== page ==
It may be Canada's game, but boys in the northwest aren't signing up for minor hockey like they used to.

In Thunder Bay, the organization that oversees minor hockey in the region reports more than a 20 per cent drop in registration over the past 15 seasons.

The manager of Hockey Northwestern Ontario said the financial and time commitments of hockey — as well as safety concerns — are driving some parents away from the game.

Trevor Hosanna

Trevor Hosanna, general manager of Hockey Northwestern Ontario, said his organization has seen registration decline by nearly 20 per cent over the past 15 years. (Adam Burns/CBC)

“We've seen our registration decline ... in the 15-year total, we're looking at a loss of just under 1,000 players,” Trevor Hosanna said.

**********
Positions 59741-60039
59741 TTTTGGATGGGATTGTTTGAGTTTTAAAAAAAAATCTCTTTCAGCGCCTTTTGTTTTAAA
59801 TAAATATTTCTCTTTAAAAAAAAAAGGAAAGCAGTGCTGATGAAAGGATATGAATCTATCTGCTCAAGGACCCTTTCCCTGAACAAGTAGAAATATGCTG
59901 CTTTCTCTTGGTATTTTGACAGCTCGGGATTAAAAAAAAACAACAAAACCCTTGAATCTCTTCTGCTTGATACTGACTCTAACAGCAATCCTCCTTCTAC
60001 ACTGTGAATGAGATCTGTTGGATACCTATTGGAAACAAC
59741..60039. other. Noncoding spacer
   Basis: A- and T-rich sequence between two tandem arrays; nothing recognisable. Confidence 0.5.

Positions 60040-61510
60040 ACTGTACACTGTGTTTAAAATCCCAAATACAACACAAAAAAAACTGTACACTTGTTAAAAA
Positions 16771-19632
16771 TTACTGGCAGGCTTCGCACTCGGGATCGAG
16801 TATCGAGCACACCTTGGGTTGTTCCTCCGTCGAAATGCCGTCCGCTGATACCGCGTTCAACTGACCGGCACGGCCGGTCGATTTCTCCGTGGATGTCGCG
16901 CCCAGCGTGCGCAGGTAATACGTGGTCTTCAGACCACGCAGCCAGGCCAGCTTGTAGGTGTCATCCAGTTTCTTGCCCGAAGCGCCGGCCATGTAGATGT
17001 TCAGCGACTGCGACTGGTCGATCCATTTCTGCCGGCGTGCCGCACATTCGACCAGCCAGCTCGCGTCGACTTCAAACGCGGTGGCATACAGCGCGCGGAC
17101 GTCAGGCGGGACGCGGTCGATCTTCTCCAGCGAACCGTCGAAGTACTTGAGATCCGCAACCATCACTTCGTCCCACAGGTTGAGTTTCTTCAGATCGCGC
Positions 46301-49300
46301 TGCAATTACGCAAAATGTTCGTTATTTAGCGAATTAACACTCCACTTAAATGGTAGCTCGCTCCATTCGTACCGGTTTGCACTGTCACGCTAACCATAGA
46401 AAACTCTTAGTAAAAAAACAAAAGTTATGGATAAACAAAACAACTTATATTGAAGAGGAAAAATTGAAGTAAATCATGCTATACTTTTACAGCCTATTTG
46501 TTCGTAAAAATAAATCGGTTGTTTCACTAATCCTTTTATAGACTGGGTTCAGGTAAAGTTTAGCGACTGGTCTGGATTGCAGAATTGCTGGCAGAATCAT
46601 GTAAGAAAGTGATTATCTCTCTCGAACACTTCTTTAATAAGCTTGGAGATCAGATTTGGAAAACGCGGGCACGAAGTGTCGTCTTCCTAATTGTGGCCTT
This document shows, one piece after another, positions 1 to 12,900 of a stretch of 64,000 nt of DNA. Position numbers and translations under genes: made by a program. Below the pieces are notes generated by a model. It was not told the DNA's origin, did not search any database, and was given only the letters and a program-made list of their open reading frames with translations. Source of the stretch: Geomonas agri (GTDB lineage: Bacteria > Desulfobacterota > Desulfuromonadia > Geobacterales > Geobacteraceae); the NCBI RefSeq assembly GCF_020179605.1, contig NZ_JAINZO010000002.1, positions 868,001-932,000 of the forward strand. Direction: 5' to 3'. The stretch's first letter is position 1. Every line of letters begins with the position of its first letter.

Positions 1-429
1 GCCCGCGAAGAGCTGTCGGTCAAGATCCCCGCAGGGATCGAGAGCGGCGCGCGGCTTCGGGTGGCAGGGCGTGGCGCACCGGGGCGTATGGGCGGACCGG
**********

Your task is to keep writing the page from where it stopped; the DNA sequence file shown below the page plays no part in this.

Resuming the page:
"Some associations that used to thrive with lots of teams and lots of players may be struggling now to put a team on an ice in a certain age group, or may not be able to put a team on the ice at all. So it's definitely impacting the minor hockey associations, especially in the small communities to the east and west of Thunder Bay."

Back at the rink, one parent of a young hockey player said keeping his son on the ice is worth the cost.

Terry Hill

Terry Hill played hockey growing up, and says his nine-year-old son has been playing for five years. He said he does "whatever it takes" to keep his son on the ice. (Adam Burns/CBC)

“You have to find the time, no matter what it takes — rely on grandparents, family members, friends, whatever it takes to get the kids to the rink or any other activities they're involved in,” Terry Hill said.

Hill also has a daughter, but said she has no interest in the game. Her reluctance to play is a bit of an anomaly, as registration in girls' hockey is up by more than 14 per cent across Ontario since 2005.